Today I would like to present an illustrator with an astonishing talent combined with a passion which made a great impression. Her success was short-lived, though. Virginia Frances Sterrett died only 31 years old.
Here we go with some basic data about this talented artist:
- She was born in 1900 in Chicago, but her father died when she was still a kid. After that, she moved with her mother and sister to Missouri and later to Kansas. At barely 13 years she had already won several awards at State Fair, which proved a perfect stimulation for the otherwise very introverted kid. She returned to Chicago as 15 years old to study art, finished high school and as talented artist got a chance to study on Art Institute of Chicago without tuition. Unfortunately only about a year later her mother became very sick, so she has to leave school and start supporting her family. She worked for several advertising agencies.
- Her first illustrating job was illustrating Old French Fairy Tales by Comtesse de Segur. They paid her 750 US dollars for a complete book with illustrations, end drawings, and a cover. She was only 19 years old, full of talent and already diagnosed with tuberculosis. The same publisher immediately offered her a new book to illustrate (Tanglewood Tales by Nathaniel Hawthorne). Se finished it in 1921. Her health was deteriorating fast and she was forced to move to a sanatorium.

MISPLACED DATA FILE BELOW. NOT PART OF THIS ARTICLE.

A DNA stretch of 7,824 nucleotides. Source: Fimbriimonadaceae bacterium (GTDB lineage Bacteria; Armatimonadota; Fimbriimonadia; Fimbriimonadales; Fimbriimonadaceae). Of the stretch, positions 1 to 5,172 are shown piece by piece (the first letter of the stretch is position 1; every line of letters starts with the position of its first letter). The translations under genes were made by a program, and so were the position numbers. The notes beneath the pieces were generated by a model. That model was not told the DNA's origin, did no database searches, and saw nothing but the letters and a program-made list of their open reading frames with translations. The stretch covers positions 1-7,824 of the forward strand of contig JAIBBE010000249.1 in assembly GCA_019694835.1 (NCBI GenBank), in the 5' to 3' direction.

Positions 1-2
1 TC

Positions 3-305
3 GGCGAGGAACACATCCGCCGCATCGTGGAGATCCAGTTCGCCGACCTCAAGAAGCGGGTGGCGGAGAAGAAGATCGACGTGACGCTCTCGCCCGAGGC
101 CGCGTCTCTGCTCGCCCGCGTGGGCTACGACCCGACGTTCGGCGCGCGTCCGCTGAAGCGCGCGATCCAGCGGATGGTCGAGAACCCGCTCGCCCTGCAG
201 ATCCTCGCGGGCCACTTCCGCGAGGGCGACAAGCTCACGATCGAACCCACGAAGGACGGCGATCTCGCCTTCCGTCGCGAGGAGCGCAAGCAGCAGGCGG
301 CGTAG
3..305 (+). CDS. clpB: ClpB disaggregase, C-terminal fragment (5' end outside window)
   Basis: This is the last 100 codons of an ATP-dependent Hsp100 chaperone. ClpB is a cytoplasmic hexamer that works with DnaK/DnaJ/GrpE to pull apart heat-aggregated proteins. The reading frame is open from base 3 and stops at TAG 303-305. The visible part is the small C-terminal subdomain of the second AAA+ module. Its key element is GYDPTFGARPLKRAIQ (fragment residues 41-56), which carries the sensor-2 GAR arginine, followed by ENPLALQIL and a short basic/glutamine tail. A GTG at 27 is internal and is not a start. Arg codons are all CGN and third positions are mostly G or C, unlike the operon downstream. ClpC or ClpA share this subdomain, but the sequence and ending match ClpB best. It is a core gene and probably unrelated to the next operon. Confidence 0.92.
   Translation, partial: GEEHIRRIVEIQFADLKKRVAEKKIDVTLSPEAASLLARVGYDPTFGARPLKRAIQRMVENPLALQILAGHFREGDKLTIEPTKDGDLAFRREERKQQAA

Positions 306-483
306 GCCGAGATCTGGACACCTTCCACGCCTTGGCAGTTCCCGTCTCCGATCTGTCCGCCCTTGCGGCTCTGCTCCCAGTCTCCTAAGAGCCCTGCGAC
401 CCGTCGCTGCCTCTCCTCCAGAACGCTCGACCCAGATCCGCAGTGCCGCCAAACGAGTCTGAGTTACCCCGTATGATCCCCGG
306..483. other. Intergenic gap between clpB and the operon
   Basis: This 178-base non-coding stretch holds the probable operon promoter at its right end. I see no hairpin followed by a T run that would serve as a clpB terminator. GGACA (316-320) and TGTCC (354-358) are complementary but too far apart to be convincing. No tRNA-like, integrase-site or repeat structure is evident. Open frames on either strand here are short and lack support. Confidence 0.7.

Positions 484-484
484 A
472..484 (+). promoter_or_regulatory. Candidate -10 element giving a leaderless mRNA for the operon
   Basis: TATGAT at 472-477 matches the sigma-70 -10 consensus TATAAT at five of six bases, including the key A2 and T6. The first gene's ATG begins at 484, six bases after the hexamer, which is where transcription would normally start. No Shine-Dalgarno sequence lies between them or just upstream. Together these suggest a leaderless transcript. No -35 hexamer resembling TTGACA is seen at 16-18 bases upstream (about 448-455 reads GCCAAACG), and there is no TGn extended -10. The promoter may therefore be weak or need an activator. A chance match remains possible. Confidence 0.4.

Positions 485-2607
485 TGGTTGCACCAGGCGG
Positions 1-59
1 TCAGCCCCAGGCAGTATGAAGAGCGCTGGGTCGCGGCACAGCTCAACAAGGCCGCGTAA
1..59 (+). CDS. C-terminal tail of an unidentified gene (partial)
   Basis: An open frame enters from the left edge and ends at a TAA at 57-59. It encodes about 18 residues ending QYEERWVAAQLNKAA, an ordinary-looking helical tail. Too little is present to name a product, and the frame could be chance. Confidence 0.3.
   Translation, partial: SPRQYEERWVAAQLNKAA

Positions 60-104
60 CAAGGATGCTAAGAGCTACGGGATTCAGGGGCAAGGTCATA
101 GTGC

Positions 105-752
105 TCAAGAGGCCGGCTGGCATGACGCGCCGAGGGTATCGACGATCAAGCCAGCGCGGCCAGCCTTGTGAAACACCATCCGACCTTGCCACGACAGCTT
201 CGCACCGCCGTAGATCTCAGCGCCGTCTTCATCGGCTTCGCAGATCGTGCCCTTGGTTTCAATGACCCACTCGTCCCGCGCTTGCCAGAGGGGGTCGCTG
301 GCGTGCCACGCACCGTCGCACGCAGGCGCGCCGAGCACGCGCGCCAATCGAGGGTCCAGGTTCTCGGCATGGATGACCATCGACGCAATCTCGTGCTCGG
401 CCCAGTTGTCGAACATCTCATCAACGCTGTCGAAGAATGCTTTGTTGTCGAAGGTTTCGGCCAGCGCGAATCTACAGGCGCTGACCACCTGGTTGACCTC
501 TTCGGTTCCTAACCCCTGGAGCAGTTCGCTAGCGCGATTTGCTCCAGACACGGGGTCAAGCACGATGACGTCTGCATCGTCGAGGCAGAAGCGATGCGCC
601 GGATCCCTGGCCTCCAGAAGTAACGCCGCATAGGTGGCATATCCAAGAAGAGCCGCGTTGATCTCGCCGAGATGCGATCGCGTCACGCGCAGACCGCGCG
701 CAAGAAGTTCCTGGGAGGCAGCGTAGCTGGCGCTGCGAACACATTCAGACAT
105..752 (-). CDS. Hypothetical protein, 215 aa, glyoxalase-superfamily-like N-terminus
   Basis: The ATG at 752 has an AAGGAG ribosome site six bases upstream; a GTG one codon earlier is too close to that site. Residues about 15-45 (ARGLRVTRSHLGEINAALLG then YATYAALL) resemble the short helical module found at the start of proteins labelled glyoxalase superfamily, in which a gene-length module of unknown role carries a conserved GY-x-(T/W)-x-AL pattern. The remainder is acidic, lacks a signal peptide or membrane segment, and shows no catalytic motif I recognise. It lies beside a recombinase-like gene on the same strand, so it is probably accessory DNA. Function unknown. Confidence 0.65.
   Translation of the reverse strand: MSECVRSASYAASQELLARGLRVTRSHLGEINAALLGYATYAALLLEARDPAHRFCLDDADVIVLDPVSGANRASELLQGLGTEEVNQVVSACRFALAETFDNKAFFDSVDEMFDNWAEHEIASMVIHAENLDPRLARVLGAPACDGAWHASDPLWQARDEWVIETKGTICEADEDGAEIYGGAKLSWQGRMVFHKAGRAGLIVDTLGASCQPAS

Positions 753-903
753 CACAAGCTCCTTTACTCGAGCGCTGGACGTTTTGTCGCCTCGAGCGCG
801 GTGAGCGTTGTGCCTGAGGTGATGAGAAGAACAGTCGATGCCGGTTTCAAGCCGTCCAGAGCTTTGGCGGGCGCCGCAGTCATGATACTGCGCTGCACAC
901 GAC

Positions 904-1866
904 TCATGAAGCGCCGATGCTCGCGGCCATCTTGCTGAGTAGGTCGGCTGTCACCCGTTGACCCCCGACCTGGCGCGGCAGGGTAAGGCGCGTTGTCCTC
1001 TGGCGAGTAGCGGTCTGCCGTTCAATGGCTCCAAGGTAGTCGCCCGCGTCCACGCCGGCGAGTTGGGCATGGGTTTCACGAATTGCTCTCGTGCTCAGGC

- Virginia Frances Sterrett got another interesting project to work on, the biggest so far. The Book of Arabian Nights was perfect for her imaginative style with very special tenderness and become her biggest success. It took her three years to finish it. Her health improved too and she left sanatorium, spent some time with family, had several exhibitions and participated in a few competitions. That lasted only a couple of years. Tuberculosis returned in even stronger form and she died in June 1931. Her fourth and last illustrating work (Myths and Legends) stayed unfinished.
Imagine what else she could offer to the world!